Depending on the number of terms in the equation, these questions can go from being simple to extremely difficult. Easiest of these types is when you have a single term on the left side and a single term on the right. This of course was discussed earlier in this unit when we looked at equations having fractions, and the technique we use is called **cross-multiplication**.

However, this method has its limitations when when you have 3 terms, let say:

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To solve for a, you can either combine the first two terms together, then cross-multiply (method 1), or find a common denominator – it’s 3 – and multiply each term by 3 to reduce it into an equation without fractions (method 2).

**Let’s focus on method 1.** Combing the first two terms we get:

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Now our equation is suitable for cross-multiplication:

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Had you gone with **method 2**, the solution would be the same:

Let’s try another example where method 1 or 2 need to be applied first.

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Starting with method 1, notice that the right side has two terms that can be combined.

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Now the equation becomes:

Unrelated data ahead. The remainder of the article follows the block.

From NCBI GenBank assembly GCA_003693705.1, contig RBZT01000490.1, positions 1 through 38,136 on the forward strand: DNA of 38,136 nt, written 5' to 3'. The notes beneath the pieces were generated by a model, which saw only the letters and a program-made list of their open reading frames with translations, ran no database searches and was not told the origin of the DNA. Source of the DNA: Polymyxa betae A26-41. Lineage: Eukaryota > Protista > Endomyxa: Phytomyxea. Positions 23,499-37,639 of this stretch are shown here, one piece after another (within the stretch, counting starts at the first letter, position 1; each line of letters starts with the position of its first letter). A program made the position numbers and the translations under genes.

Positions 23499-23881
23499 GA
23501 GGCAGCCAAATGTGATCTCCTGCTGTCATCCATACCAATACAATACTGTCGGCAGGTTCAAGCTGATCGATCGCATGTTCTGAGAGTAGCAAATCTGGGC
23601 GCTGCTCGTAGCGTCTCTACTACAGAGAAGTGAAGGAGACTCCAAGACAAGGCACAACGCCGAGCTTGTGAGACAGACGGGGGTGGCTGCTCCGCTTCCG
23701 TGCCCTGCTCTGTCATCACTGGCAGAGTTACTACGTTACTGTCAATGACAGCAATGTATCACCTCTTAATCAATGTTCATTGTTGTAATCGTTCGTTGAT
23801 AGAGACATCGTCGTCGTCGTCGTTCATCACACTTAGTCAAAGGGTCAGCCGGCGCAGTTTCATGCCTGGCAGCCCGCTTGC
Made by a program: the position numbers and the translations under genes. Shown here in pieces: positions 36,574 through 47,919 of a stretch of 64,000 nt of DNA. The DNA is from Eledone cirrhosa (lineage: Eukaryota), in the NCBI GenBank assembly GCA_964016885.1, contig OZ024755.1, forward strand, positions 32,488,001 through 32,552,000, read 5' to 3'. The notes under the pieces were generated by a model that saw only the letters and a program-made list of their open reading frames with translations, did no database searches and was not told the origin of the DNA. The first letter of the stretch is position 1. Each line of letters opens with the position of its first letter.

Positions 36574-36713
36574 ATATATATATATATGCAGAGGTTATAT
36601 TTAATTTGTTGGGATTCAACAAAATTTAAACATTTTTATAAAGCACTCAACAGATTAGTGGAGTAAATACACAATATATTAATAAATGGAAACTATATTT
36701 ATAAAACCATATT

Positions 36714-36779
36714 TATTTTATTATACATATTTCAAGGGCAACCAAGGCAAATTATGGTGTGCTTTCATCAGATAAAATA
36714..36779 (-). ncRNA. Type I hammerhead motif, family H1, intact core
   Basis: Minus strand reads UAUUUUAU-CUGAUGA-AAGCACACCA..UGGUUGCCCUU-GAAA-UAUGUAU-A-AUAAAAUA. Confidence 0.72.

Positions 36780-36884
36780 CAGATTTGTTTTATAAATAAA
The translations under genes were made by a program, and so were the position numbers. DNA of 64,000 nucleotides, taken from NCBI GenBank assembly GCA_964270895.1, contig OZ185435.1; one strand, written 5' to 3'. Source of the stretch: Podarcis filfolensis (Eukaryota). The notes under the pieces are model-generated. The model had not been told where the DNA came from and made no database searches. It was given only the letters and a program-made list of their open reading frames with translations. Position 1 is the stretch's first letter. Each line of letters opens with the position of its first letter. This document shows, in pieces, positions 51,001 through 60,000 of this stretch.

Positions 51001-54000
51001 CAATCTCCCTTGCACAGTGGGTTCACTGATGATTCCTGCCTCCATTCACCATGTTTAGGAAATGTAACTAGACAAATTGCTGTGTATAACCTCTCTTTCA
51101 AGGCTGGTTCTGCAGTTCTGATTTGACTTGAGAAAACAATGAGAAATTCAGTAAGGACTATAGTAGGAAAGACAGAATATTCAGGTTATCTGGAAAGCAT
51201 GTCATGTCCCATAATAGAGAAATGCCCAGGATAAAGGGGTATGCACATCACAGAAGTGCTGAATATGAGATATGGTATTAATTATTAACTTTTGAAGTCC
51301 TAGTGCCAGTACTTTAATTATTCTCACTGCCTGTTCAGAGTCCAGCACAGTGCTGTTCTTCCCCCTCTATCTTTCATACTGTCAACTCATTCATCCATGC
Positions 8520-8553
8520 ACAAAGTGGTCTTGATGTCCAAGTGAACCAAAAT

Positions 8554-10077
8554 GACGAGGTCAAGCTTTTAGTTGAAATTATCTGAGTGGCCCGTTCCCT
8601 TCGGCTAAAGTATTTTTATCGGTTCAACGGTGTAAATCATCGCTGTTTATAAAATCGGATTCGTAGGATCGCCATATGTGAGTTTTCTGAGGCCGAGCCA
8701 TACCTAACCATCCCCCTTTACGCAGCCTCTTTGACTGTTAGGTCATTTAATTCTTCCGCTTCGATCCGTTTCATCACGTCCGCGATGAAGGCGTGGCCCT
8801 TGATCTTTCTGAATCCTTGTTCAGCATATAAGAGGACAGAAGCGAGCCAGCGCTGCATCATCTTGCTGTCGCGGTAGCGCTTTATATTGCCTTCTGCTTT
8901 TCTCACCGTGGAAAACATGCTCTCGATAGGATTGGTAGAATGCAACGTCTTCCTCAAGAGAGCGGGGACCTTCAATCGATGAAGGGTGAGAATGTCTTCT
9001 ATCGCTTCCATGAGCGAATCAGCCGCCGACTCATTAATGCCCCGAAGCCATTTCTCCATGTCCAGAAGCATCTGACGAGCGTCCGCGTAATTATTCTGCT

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To see it done using method 2, watch the video below:

Try solving this last example on your own before continuing to another related concept involving algebraic fractions.

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# Solving fractions when the variable’s in the denominator

Unlike previous examples, the ones you’ll see here have variables in the denominator position. Again, both methods work, but the video shows method 2 only which involves finding the **lowest common denominator** (LCD). Once the LCD is determined, you multiple the whole equation by the LCD – this will eliminate the every denominator.

Just as you saw when you first simplified expressions through factoring, you may need to do the same when dealing with equations. This is why you learned it with simple expressions first before incorporating the concept to solving.